HARRISBURG, Pa. (WHTM) — Officials from the Wolf Administration announced the Pennsylvania Climate Action Plan 2021 on Wednesday, Sept. 22, emphasizing the need for statewide action — including legislative, government, industry, business, agriculture, and community organizations — as average temperatures continue to climb throughout the Midstate.

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“As thousands of Pennsylvanians try to recover from historic flooding and tornadoes related to the remnants of Ida this month, the message is clear: we must move now out of a reactive mode on climate change,” Gov. Tom Wolf said.

According to the Pennsylvania Department of Environmental Protection, the climate plan identifies 18 actions that could reduce emissions levels by 26% by the year 2025 and 80% by 2050.

“Across sectors, leadership requires knowledge, tools, and proactive approaches to protect Pennsylvanians from the instability set off by the climbing global temperature. In addition to adapting to the level of impacts we’re already experiencing, we must significantly lower greenhouse gas emissions if we’re to prevent worsening impacts,” Gov. Wolf said.

Lowering Greenhouse Gas Emmissions

The plan reveals 18 strategies to lower greenhouse gas emissions, which can be viewed here, and how they will generate an average of 42,000 new jobs yearly by 2050. According to the press release, the jobs will be economy-wide, including clean energy, manufacturing, energy efficiency installation, supply chain, and more.

“We need to cut emissions significantly more to protect Pennsylvanians from worsening climate change impacts,” DEP Secretary Patrick McDonnell said. “The good news is, we’ve made a start. The even better news is, there are number of tools at hand that can quickly boost our progress.”  

According to the release, as a result of greenhouse gas emissions from human activity, Pennsylvania’s average temperature has risen almost 2 degrees Fahrenheit since 1900, which they discovered from the Pennsylvania Climate Impacts Assessment of 2021.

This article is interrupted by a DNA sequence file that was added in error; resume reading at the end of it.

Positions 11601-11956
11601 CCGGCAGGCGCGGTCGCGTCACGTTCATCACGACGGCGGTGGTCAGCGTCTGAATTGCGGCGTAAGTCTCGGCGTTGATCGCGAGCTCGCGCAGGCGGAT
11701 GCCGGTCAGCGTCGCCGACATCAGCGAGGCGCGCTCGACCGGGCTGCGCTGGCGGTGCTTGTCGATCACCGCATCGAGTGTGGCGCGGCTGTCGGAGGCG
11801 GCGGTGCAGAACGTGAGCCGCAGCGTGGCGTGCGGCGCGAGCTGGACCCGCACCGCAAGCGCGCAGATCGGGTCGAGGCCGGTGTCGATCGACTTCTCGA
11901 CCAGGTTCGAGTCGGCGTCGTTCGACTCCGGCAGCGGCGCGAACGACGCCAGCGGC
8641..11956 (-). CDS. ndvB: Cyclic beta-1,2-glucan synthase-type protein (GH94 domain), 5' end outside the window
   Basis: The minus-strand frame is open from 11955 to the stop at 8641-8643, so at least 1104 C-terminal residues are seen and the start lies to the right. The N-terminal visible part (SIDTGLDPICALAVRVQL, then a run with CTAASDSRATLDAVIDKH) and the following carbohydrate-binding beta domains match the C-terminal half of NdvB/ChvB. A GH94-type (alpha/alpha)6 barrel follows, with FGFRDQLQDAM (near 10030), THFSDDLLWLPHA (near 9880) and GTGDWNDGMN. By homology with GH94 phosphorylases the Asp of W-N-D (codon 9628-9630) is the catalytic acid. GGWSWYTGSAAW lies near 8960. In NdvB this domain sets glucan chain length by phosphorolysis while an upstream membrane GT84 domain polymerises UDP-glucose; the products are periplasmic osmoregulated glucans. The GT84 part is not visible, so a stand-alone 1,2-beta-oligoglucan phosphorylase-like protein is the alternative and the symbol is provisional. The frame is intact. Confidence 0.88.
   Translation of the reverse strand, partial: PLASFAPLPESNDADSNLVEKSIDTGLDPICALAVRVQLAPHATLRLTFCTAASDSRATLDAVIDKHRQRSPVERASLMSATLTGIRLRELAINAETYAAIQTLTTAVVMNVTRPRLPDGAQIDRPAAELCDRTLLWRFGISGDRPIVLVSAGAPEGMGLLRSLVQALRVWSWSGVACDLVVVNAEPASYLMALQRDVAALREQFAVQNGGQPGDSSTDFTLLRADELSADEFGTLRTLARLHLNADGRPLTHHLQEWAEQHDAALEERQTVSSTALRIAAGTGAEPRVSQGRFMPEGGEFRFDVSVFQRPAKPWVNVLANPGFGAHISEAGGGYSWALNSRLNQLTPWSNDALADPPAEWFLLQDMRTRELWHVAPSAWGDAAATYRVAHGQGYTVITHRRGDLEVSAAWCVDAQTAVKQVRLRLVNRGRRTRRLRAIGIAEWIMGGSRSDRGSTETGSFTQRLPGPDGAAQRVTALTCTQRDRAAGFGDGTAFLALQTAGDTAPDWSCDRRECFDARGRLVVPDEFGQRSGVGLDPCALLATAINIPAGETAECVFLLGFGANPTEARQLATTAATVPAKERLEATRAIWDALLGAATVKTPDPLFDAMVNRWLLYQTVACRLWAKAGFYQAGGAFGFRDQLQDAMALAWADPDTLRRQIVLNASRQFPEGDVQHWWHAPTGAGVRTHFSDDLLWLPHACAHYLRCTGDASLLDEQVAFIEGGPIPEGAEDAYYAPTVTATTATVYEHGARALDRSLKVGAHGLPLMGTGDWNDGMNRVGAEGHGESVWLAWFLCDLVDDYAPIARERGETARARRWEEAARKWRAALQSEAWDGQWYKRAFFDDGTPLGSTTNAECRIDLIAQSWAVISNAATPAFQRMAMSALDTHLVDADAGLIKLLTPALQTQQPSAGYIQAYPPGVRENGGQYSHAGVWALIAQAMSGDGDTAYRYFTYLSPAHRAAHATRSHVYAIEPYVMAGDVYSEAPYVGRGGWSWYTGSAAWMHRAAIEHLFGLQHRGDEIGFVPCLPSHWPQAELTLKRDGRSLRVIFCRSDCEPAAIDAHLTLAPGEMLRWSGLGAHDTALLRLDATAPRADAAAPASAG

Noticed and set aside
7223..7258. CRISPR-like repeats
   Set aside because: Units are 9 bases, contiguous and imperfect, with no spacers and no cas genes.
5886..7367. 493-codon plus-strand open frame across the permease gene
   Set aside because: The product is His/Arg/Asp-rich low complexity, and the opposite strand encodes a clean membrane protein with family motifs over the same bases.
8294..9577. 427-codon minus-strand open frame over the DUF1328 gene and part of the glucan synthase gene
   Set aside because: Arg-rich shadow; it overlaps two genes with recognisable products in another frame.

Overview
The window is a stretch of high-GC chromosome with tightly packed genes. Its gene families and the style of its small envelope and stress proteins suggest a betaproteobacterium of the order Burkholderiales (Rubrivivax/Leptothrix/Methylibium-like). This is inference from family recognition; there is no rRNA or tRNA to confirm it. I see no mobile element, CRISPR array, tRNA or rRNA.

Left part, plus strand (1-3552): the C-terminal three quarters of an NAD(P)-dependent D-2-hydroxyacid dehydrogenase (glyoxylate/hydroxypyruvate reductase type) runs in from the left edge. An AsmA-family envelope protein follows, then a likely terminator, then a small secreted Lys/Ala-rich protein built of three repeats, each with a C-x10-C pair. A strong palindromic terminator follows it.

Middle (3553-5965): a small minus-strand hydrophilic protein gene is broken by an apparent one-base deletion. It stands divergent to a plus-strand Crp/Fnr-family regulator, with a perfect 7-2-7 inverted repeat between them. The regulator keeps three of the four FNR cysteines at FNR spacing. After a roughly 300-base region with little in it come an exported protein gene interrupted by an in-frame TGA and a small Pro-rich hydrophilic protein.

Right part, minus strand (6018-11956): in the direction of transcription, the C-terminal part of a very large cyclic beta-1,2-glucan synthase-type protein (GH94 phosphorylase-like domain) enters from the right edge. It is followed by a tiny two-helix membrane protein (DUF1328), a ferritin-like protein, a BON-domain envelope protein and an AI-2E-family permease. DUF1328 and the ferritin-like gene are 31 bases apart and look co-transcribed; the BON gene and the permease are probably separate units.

Adapting to Climate Change Impacts

The climate change plan also notes six different areas that are at a higher risk of climate change impacts. These areas include public health, overburdened and vulnerable populations, infrastructure, agriculture, recreation and tourism, and forest, ecosystems, and wildlife.

The 2021 plan, according to the press release, charts adaptation pathways for each, as well as, five to 10 actions that will help reduce the vulnerabilities and manage the impacts. DEP has also listened to concerns expressed by the Office of Environmental Justice and a range of diverse communities, according to DEP Environmental Justice Director Allison Acevedo.

“As a result, Pennsylvania Climate Action Plan 2021 is a blueprint for climate action incorporating environmental justice and equity. We pledge to use this plan to work collaboratively with local communities to increase knowledge about climate change and initiate climate action, and we invite others to join us..” Acevedo said.

The administration also noted that the greatest climate change impacts on infrastructure will come from flooding and landslide; the greatest impacts on agriculture will come from warmer, wetter winters and flooding; and the greatest impacts on forests, ecosystems, wildlife, and recreation and tourism will come from rising average temperatures.

To view the complete climate action plan and a booklet overview, visit their website by clicking here.

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